U.S. Bancorp Piper Jaffray's analyst Ashok Kumar
published his report on Intel today in which he apparently mentions
170 mm2 as Willamette's die size. It's
well known that Ashok has a very
friendly relationship with Intel
so we take this very seriously.
A die size of 170 mm2
means that the actual core size (excluding the256kbyte L2 cache)
would be in the order of 140 mm2. This
is twice the size of the Coppermine core (70 mm2).
This is larger then most estimates. We previous estimated a 50-60% larger
core (110 mm2) based on the amount which
the individual units on the P6 die photograph were supposed to grow. We
estimate that this large die size would be equivalent to that of
a Mustang with 1 Megabyte of on-chip L2 cache.
Why should the Willamette die be this big?
Here just a few possibilities:
A much larger Trace Cache:
The Trace Cache needs significantly more bits
to store the (decoded) instructions: About six times as much as for
the un-decoded instructions. Willamette would need about 400 kbyte SRam
to store the same amount of instructions as the Athlon stores in it's 64
kbyte L1 instruction cache. This amount of storage however doesn't seem
to be necessary with a closely coupled on chip L2 cache.
A larger part of the pipeline is running at
A number of "twin" pipeline stages such as "rename-rename",
which can be difficult to "hyper-pipeline" may
actually be single stages with twice the amount of logic running at half
the frequency. The Trace Cache for instance is known to emit six micro-ops
at a rate of 750 MHz
into the three-way super scalar pipeline which
is supposed to run at 1.5 GHz. A three-way super-scalar pipeline running
at 1.5 GHz is largely equivalent in functionality and performance with
a six-way super-scalar pipeline running at 750 MHz. Stages of the pipeline
running at 750 MHz may be easier to design but need about twice the logic.
On chip L3 Cache Tags for Foster:
Willamette will not have external L3 cache memory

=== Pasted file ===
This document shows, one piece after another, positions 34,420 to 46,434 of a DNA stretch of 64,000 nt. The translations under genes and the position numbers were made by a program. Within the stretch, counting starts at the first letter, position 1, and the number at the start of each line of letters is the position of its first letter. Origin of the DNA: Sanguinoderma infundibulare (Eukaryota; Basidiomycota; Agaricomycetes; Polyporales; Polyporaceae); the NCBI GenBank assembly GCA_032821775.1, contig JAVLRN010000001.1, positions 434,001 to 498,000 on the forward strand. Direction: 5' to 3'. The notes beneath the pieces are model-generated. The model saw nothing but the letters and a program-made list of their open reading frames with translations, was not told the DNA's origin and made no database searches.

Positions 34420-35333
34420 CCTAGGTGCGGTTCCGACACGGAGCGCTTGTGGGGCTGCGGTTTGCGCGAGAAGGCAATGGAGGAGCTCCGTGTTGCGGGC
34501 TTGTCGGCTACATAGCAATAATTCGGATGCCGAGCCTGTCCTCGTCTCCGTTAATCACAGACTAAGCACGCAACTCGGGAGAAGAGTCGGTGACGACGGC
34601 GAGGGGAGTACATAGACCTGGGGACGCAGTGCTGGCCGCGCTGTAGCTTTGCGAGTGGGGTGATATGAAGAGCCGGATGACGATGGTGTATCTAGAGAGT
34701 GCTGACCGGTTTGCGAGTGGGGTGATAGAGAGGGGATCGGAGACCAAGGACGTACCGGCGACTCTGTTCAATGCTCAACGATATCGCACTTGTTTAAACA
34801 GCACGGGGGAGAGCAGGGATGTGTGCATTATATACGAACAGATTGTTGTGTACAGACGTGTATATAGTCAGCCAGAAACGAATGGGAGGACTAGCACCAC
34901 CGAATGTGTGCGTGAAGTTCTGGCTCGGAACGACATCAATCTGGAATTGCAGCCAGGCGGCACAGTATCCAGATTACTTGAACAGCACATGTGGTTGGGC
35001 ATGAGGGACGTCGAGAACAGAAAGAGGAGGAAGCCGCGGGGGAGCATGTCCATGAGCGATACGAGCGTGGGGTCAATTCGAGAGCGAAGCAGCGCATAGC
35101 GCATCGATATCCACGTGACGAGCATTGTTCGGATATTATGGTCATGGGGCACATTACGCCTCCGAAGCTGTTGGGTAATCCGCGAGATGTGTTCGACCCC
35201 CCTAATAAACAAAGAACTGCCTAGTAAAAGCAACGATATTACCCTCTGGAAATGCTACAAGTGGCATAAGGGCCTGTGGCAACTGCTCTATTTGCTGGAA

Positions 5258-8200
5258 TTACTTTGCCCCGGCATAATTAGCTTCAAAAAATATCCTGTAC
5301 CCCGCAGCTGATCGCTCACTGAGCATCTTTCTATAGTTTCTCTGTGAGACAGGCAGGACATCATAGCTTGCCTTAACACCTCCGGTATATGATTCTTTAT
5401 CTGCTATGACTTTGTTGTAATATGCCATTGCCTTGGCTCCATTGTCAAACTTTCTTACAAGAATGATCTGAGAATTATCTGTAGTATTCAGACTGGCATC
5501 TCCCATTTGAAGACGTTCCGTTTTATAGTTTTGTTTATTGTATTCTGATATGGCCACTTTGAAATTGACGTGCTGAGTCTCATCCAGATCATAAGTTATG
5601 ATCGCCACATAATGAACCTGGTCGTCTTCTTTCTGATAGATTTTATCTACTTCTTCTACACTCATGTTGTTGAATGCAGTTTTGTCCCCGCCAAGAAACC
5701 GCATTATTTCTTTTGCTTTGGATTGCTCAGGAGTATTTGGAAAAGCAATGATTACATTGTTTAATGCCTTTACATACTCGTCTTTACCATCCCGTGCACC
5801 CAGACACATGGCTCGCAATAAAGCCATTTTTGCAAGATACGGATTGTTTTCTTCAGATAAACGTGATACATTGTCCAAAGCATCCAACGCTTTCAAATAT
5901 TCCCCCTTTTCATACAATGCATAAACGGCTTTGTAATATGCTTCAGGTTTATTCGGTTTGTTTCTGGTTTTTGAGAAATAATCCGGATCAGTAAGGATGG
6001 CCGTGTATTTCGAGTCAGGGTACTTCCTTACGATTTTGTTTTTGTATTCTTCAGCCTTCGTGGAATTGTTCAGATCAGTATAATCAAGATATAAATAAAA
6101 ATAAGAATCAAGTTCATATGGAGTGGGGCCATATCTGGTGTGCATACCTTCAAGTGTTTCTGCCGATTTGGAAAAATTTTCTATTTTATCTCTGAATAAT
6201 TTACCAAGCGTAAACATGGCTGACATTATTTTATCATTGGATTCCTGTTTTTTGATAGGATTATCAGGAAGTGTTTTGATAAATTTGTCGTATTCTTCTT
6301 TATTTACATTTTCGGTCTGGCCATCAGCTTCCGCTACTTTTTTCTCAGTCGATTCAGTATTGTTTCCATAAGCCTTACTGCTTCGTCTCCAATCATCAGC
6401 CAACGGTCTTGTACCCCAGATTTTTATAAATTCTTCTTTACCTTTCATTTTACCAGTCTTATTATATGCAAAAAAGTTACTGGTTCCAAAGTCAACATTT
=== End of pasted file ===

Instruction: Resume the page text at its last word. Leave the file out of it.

but Foster will. A commonly used practice to avoid the difficult problem
of how to split the production between processors of type A and type B
is simply to produce a processor which can be sold as type A and
as type B. A good example is the 180 nm Pentium III which is sold as Celeron
II with half of its 256kbyte cache disabled. If Intel can justify this
for a processor at the value end than it can certainly justify this for
a high end processor. It is thus not unlikely that Willamette and Foster
will have the same die. Foster should be able to handle 2 Megabyte of external,
full speed, L3 cache SRam. The cache tags needed are estimated to occupy
circa 10 mm2 with 128 byte cache lines.
Single cycle 128 bit SSE2:
The P6 executes the 128 bit SSE operations by
issuing two 64 bit micro-ops. We believe that the hardware in the Willamette
also handles 128 bit operations in two 64 bit cycles. Willamette's software
guide mentions that "A few units accept an instruction once every cycle"
Intel has also completely refrained from using those nice Giga-flops numbers
which should result from handling four 32 or two 64 bit floating point
multiplications or additions per cycle at a speed of 1.5 GHz. A single
cycle 128 bit throughput would require extra die real- estate. It is doubtful
if this extra hardware would translate into a much higher performance however.
The small number of eight 128 bit XMM registers in combination with the
long latency of the floating point operations would limit the amount of
instructions which can be executed in parallel. The single load port would
throttle the performance for data-independent code which needs to load
operands from memory.
We'll use the 170 mm2
in our report report, see version 0.83